DNA damage (brown, top) is reduced by IL-12 (bottom).


Death can be a good thing when it comes to sunburn—the death of UVB-damaged cells reduces the chances of cancerous growths arising. But now, Thomas Schwarz (University of Münster, Münster, Germany) and colleagues have found a way that the body can reduce the evil effects of UVB without invoking death. A cytokine, IL-12, induces nucleotide excision repair (NER), and thus decreases DNA damage and apoptosis.Schwarz started out by looking for factors that enhanced apoptosis after UV treatment. Instead, he found the reverse effect with IL-12. A series of follow-up studies failed to demonstrate an underlying mechanism. “At the very end, more in desperation, we checked DNA damage,” he says. The finding of reduced DNA damage was a surprise, as cytokines have not previously been implicated in inducing NER. IL-12's protective effect seems to be dependent on NER induction, as the improvement was lost in a mouse that had a mutation in the NER system.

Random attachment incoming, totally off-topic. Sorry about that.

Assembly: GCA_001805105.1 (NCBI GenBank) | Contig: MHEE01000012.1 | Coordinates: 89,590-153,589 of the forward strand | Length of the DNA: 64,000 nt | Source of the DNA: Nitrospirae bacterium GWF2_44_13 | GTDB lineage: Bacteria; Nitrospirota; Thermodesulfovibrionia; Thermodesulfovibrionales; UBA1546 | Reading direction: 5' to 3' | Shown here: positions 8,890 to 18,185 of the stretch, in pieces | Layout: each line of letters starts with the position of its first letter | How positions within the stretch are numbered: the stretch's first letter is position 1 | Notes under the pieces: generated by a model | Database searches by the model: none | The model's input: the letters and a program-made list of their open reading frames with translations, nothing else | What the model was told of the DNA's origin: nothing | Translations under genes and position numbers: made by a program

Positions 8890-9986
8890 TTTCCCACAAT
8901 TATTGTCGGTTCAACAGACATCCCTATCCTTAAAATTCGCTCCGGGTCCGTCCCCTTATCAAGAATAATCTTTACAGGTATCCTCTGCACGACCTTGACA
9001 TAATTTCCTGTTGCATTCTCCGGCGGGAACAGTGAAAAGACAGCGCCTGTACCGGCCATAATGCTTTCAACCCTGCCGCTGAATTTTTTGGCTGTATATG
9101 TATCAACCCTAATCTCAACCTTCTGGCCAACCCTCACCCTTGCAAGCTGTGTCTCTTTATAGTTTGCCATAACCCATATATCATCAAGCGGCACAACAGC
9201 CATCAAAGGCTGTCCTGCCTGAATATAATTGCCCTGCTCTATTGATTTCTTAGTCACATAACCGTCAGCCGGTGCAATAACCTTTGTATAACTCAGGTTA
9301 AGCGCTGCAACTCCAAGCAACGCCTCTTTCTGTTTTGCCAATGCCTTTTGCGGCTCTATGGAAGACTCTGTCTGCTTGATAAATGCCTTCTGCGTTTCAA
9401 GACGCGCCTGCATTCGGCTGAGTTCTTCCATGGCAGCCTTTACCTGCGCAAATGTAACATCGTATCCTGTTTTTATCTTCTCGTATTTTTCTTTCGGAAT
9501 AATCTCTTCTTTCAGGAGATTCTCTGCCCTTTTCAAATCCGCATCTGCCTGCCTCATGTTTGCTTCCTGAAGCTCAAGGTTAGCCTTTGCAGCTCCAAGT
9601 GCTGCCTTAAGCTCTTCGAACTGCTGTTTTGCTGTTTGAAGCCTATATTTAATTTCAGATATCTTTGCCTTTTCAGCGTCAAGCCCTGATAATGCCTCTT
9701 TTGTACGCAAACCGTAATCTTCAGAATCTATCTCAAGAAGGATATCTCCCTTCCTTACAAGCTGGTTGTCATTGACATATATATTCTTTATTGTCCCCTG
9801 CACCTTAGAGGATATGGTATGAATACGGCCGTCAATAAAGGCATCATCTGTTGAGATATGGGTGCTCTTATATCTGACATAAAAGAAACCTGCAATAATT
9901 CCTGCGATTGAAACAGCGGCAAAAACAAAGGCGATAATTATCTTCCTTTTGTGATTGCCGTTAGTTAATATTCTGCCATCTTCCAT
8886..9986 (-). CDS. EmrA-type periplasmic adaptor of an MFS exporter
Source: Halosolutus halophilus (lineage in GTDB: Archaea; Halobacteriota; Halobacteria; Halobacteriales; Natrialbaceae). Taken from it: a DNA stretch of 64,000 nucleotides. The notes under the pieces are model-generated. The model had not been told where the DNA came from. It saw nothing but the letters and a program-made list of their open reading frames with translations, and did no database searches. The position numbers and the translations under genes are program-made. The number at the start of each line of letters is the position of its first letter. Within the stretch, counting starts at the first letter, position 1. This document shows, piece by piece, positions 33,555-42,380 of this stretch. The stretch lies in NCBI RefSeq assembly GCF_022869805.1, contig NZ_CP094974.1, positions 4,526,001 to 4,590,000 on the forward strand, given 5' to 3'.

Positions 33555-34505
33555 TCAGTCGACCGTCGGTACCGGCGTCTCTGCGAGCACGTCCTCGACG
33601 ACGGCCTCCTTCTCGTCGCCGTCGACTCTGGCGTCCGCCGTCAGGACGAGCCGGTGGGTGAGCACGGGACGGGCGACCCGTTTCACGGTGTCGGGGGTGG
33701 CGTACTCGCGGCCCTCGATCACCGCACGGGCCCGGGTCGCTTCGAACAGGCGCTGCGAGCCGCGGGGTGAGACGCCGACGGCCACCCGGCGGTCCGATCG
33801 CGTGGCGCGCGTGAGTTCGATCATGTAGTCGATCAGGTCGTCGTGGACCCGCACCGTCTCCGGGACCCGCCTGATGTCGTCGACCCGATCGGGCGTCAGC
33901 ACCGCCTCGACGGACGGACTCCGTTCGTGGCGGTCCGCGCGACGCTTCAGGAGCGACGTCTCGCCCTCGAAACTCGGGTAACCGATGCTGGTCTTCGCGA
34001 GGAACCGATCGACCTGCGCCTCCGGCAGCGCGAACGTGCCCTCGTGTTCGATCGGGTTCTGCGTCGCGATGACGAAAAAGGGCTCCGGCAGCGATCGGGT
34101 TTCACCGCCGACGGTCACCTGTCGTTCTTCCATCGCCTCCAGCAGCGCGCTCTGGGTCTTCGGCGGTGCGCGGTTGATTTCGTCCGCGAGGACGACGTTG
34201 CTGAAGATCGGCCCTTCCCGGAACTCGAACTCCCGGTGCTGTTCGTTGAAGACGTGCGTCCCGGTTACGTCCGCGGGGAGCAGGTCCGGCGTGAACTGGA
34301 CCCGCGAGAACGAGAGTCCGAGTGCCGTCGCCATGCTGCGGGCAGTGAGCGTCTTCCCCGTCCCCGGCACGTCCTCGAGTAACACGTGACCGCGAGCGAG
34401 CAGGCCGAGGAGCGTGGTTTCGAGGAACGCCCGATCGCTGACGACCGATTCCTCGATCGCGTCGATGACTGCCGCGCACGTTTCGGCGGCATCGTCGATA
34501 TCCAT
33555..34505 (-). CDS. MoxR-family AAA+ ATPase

Could IL-12 eliminate flaking skin from summer holidays? “It's tempting to speculate on the prophylactic uses,” says Schwarz. “But I don't claim that applying IL-12 will be the protective strategy of tomorrow,” especially as such a treatment could increase the chances of autoimmunity. Schwarz suggests, however, that a better understanding of this pathway may help improve sunscreens. ▪


Schwarz, A., et al. 2001. Nat. Cell Biol. 10.1038/ncb717.